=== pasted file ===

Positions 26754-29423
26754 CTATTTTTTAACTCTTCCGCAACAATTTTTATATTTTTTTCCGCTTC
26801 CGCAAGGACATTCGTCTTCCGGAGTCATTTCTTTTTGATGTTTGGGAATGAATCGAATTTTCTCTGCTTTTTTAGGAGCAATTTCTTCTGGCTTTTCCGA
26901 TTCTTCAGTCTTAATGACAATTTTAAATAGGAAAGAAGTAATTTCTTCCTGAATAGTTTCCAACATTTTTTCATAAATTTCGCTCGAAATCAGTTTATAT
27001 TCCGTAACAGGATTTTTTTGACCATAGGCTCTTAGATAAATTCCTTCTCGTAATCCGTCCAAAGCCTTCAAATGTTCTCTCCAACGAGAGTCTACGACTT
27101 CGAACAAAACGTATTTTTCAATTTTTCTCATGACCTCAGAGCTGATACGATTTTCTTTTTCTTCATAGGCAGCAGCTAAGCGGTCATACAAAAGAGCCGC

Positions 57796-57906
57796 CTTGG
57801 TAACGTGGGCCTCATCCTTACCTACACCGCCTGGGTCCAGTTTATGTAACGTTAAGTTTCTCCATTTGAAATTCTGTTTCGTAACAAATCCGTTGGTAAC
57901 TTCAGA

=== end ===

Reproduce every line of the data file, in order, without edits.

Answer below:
Positions 26754-29423
26754 CTATTTTTTAACTCTTCCGCAACAATTTTTATATTTTTTTCCGCTTC
26801 CGCAAGGACATTCGTCTTCCGGAGTCATTTCTTTTTGATGTTTGGGAATGAATCGAATTTTCTCTGCTTTTTTAGGAGCAATTTCTTCTGGCTTTTCCGA
26901 TTCTTCAGTCTTAATGACAATTTTAAATAGGAAAGAAGTAATTTCTTCCTGAATAGTTTCCAACATTTTTTCATAAATTTCGCTCGAAATCAGTTTATAT
27001 TCCGTAACAGGATTTTTTTGACCATAGGCTCTTAGATAAATTCCTTCTCGTAATCCGTCCAAAGCCTTCAAATGTTCTCTCCAACGAGAGTCTACGACTT
27101 CGAACAAAACGTATTTTTCAATTTTTCTCATGACCTCAGAGCTGATACGATTTTCTTTTTCTTCATAGGCAGCAGCTAAGCGGTCATACAAAAGAGCCGC

Positions 57796-57906
57796 CTTGG
57801 TAACGTGGGCCTCATCCTTACCTACACCGCCTGGGTCCAGTTTATGTAACGTTAAGTTTCTCCATTTGAAATTCTGTTTCGTAACAAATCCGTTGGTAAC
57901 TTCAGA